27 Dec 2016

Bus driver sacked over $2.90 fare wins $20k compo

10:01 am on 27 December 2016

A bus driver sacked for letting his wife off a $2.90 fare has been awarded nearly $20,000 in compensation.

The employment court doubled the amount Go Bus in Dunedin had to pay Kevin Hellyer, saying it had "wrongly branded him as a thief and a fraudster".

Go Bus

Go Bus has been told to pay Kevin Hellyer nearly $20,000 in compensation. Photo: Supplied / Go Bus website

An undercover inspector saw Mr Hellyer allow his wife onto a bus without paying.

He said she had left her wallet in the car and he had intended to reimburse the money but forgot.

The Employment Relations Authority said Mr Hellyer had been held to a higher standard of behaviour because of his union involvement, in which the issue of reintroducing family passes had been discussed.

It found Go Bus had discriminated against Mr Hellyer as a result of his involvement in collective negotiations when he was branch president of the Tramways Union.

The company appealed that judgement but the Employment Court, in a judgement released on Friday, upheld it and increased what it described as a modest level of compensation.

It ruled Mr Hellyer had a personal grievance under section 103 of the Employment Relations Act "that he was discriminated against in his employment, and also that such discrimination tainted significantly Go Bus's conclusion that Mr Hellyer had acted dishonestly and fraudulently in failing to account for his wife's $2.90 fare.

"In this latter regard, a reasonable employer could not have reached the decision that Go Bus did about the seriousness of Mr Hellyer's conduct, in all the circumstances leading up to and at the time when it dismissed him.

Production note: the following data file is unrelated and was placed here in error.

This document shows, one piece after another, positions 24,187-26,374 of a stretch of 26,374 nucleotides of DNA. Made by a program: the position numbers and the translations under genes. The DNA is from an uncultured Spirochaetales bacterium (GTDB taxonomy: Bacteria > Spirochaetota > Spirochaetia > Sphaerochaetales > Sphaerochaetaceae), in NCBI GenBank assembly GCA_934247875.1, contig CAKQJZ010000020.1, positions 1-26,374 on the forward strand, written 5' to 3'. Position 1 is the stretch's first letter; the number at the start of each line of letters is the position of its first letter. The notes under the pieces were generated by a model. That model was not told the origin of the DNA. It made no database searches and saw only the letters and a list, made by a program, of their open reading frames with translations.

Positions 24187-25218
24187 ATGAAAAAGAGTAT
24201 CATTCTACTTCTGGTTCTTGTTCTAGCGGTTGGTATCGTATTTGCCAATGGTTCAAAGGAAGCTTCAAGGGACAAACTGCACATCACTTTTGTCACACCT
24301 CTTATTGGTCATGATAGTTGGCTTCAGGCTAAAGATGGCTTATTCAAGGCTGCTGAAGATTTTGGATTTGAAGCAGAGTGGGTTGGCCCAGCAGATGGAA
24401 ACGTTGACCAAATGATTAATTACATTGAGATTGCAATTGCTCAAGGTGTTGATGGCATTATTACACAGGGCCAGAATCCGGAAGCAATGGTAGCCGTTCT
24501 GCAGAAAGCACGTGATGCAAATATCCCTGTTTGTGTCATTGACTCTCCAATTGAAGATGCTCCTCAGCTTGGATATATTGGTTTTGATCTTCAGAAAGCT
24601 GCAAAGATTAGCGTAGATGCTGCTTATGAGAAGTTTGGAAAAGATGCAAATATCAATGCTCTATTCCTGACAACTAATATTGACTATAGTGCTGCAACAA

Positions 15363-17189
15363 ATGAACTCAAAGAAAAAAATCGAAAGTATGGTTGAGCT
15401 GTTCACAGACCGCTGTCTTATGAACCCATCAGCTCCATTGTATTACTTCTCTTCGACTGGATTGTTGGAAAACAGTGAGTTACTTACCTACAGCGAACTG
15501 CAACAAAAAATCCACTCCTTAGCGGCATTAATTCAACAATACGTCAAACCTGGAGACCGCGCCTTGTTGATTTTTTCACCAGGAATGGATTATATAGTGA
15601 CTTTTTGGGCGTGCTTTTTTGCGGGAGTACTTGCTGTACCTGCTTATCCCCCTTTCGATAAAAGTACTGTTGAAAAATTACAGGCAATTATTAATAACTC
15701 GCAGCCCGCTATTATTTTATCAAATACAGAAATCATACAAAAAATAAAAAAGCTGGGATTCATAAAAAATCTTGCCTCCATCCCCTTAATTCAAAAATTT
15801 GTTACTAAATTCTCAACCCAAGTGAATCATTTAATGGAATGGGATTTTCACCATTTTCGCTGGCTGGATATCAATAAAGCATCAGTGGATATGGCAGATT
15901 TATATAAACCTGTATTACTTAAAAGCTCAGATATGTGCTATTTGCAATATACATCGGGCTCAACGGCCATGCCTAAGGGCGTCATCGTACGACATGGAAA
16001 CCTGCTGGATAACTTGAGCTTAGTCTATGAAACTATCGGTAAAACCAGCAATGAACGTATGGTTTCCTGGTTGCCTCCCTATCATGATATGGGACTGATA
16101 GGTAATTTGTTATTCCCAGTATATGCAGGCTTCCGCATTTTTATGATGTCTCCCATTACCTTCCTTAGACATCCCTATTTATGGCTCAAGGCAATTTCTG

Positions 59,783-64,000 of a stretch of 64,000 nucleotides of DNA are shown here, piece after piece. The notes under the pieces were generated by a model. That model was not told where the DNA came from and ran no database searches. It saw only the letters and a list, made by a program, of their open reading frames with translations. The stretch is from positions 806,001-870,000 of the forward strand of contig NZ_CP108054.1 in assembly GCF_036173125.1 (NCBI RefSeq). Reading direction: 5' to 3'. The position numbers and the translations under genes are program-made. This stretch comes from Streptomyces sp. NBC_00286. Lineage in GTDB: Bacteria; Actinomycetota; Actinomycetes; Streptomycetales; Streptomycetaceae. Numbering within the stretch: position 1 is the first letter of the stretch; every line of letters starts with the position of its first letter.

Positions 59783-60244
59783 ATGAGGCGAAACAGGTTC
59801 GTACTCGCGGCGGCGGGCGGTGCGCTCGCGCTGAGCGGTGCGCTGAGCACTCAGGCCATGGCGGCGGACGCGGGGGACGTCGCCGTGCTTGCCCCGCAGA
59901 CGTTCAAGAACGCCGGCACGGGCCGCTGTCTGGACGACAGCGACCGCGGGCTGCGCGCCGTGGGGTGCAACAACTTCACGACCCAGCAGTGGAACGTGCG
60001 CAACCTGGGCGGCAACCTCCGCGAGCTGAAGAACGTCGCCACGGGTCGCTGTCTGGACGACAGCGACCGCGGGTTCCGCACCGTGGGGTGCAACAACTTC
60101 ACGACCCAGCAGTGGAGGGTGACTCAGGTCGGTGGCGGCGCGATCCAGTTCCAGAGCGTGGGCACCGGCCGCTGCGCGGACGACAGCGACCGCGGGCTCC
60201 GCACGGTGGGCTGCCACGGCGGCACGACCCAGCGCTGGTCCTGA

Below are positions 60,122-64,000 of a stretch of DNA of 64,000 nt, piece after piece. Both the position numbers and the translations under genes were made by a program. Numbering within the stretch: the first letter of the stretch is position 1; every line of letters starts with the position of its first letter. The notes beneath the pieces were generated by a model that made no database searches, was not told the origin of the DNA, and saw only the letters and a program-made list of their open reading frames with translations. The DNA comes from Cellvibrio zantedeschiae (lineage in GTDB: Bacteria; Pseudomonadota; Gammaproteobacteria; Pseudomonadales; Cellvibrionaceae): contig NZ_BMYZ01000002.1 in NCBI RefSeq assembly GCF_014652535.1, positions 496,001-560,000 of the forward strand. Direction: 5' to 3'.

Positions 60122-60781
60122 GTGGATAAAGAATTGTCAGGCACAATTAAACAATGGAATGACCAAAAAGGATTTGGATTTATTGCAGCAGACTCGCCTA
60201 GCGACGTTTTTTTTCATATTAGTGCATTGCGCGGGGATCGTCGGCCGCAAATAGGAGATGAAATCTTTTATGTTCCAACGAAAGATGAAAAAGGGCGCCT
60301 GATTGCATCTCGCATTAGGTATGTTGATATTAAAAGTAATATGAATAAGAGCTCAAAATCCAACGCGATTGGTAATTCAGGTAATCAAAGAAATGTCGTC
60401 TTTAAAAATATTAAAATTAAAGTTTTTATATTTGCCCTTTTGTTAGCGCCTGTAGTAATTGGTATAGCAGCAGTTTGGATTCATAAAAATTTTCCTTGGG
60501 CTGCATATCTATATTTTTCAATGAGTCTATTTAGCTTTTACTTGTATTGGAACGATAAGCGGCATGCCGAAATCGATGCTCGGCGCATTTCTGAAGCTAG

"Go Bus could only reasonably have concluded that Mr Hellyer breached its fare payment policies but could not have concluded reasonably that he sought to gain financially from that breach, and in doing so acted dishonestly and fraudulently.

"Accordingly, and as acknowledged by Go Bus witnesses, it should have applied its 'benefit of the doubt' policy towards Mr Hellyer (as it did to other employees in similar situations) which would have warranted only a warning for this breach but not the defendant's dismissal."

It said the company generally had fair rules and processes but reached the wrong conclusion because they were not properly applied in Mr Hellyer's case.

It said the Employment Relations Authority "examined the cases of other employees who were observed by the undercover bus inspector on the same day to have breached ticketing and cash handling policies of Go Bus.

"The Authority described their situations as "not directly comparable" with that of Mr Hellyer, but did note that two other employees received final written warnings on the basis that Go Bus had not concluded that these other employees had intended to defraud the company of revenue, whereas in Mr Hellyer's case it did so conclude."

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